The COVID-19 vaccine cannot be required as part of the admissions process to a Texas school, Governor Greg Abbott told the Texas Education Agency and Texas school superintendents on Thursday. A current suggestion from the Centers for Disease Control that included the vaccine in the vaccination schedules for adults and school-aged children is rather replaced by Texas law.
The Governor clarifies that his executive order, which was approved on August 25, 2021, means allowing Texas parents to choose to out of the COVID-19 vaccine for their kids and further encourages parents to be the main decision-makers in their children’s health care in letters to TEA Commissioner- Mike Morath and school superintendents across the state.
Additionally, a number of statutes passed by the Texas Legislature allow parents to choose not to vaccinate their children for medical or social reasons.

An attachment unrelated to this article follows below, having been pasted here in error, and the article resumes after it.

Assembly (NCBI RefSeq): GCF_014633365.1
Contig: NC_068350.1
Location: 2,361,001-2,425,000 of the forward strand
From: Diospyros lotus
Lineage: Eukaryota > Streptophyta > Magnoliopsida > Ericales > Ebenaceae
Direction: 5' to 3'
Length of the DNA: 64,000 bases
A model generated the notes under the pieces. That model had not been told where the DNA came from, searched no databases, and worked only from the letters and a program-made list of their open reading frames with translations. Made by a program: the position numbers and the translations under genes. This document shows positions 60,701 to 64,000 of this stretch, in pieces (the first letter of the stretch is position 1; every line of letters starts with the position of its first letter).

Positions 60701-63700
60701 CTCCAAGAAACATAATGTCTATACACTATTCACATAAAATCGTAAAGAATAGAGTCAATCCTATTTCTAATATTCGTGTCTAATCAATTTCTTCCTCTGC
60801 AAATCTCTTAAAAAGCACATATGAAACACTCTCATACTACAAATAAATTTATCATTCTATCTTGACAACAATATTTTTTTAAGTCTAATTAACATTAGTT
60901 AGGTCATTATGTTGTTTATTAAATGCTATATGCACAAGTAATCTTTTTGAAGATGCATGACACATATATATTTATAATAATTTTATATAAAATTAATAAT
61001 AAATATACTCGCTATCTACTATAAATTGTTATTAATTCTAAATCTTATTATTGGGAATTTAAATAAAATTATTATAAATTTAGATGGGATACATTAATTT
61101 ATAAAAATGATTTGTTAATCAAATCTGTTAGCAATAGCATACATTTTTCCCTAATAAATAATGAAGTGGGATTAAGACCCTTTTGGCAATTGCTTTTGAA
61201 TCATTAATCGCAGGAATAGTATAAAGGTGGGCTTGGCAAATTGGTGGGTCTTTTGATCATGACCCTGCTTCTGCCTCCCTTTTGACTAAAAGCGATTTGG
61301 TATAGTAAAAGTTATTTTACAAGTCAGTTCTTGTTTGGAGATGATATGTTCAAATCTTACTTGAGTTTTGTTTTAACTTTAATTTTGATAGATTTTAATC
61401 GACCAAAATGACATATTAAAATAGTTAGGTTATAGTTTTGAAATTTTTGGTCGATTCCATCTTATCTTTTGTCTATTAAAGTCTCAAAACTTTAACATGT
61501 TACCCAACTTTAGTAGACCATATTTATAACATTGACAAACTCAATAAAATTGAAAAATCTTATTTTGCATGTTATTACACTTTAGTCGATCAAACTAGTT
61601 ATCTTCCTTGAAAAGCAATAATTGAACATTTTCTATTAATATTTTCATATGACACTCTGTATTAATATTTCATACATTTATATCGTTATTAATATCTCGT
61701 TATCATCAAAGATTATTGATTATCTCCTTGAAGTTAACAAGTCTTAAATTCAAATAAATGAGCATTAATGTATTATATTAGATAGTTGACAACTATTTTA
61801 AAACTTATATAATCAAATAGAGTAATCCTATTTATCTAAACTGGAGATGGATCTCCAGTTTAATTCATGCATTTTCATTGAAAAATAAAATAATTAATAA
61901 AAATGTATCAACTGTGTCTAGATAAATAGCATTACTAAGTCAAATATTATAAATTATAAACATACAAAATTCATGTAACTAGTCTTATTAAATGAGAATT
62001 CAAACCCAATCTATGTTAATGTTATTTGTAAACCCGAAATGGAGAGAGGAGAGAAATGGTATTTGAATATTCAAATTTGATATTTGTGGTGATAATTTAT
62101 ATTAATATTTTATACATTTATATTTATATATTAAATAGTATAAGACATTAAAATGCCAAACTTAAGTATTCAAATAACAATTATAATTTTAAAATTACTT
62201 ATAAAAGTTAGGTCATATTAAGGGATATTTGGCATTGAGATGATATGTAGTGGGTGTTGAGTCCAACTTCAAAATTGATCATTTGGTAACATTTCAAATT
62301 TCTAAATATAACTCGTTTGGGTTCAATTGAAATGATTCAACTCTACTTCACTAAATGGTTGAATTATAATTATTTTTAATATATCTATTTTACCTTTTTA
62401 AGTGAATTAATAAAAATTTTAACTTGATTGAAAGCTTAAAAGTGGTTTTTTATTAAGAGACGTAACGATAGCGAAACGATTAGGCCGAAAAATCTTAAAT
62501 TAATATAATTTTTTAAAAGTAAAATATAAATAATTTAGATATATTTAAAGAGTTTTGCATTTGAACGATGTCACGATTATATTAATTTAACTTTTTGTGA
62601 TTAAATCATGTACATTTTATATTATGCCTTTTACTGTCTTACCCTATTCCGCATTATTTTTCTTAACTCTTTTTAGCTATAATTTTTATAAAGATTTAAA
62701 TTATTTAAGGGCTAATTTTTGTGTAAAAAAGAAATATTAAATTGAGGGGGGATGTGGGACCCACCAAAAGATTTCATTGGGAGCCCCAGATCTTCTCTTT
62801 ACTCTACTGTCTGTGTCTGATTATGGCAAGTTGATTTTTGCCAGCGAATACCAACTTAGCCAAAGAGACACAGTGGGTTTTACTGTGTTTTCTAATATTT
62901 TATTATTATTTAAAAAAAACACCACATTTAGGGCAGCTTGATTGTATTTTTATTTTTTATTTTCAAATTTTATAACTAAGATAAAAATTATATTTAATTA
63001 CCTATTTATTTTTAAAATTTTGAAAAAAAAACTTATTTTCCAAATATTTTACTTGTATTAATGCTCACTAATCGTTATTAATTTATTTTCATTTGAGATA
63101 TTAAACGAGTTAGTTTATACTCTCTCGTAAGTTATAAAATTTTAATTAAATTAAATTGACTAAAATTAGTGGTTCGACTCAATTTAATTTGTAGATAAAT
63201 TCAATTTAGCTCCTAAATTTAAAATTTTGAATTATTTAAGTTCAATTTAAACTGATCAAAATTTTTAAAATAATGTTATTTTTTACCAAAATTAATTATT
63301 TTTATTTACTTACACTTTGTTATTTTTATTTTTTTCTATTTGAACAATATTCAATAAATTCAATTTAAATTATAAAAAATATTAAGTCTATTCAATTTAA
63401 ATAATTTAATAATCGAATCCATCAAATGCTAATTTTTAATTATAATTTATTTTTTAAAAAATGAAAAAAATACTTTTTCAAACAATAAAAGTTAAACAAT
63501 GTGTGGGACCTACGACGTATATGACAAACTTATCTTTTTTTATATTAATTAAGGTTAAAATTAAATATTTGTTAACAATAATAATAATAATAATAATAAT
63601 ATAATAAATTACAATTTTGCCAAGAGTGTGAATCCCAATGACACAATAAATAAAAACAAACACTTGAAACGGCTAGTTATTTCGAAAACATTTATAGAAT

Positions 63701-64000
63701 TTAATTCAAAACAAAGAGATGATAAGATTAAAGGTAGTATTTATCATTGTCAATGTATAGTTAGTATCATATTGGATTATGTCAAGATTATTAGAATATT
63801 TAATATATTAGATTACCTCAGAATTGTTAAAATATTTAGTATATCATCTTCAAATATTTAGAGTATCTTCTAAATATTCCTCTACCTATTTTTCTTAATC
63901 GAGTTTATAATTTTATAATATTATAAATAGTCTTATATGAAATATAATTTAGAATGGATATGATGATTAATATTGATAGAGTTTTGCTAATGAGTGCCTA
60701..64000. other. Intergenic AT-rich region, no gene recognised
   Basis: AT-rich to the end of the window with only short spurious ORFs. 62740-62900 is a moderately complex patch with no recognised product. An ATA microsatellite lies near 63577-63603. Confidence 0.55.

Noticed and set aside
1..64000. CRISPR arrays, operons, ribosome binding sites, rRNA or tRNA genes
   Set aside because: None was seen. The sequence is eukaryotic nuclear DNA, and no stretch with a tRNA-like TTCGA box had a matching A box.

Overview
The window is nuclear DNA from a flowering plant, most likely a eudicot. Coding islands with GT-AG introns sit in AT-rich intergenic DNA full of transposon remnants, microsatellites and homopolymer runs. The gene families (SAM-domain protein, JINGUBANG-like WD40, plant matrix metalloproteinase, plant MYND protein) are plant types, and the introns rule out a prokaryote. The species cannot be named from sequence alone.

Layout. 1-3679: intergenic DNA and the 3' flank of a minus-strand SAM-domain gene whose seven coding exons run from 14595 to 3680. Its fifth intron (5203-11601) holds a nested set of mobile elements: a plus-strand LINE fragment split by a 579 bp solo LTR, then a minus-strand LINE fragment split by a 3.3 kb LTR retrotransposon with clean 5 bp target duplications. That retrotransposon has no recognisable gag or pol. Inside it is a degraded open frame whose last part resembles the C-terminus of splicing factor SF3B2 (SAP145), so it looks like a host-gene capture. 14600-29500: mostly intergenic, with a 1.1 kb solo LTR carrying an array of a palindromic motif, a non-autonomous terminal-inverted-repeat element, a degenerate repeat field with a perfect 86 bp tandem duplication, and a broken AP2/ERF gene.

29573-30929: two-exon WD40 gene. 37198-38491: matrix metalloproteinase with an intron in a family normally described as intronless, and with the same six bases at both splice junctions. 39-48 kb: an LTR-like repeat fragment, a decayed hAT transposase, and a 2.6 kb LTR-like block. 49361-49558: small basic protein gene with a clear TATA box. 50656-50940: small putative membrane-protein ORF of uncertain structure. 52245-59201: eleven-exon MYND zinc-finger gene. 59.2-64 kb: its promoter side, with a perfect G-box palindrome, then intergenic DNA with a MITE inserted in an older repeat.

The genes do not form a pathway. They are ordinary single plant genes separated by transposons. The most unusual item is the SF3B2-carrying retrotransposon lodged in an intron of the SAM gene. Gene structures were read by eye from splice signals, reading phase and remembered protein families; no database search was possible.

The letter says that “Texas continues to recognize and support the choice of parents to select what is best for the health of their families regardless of attempts at federal overreach into American health care decisions. “Unlike what the CDC (Centers for Disease Control) may claim, the COVID-19 vaccine is still optional in Texas. Texas schools may not require for any reason, that students get the COVID-19 vaccine.
Even the most current CDC recommendations do not include a federal vaccine requirement, many institutions build their admission standards for children on CDC advice. Governor Abbott’s letters to TEA leadership and school administrators clarify his executive order banning vaccine requirements and vaccine passports, as well as Texas laws allowing parents to reject vaccinations for religious or health reasons.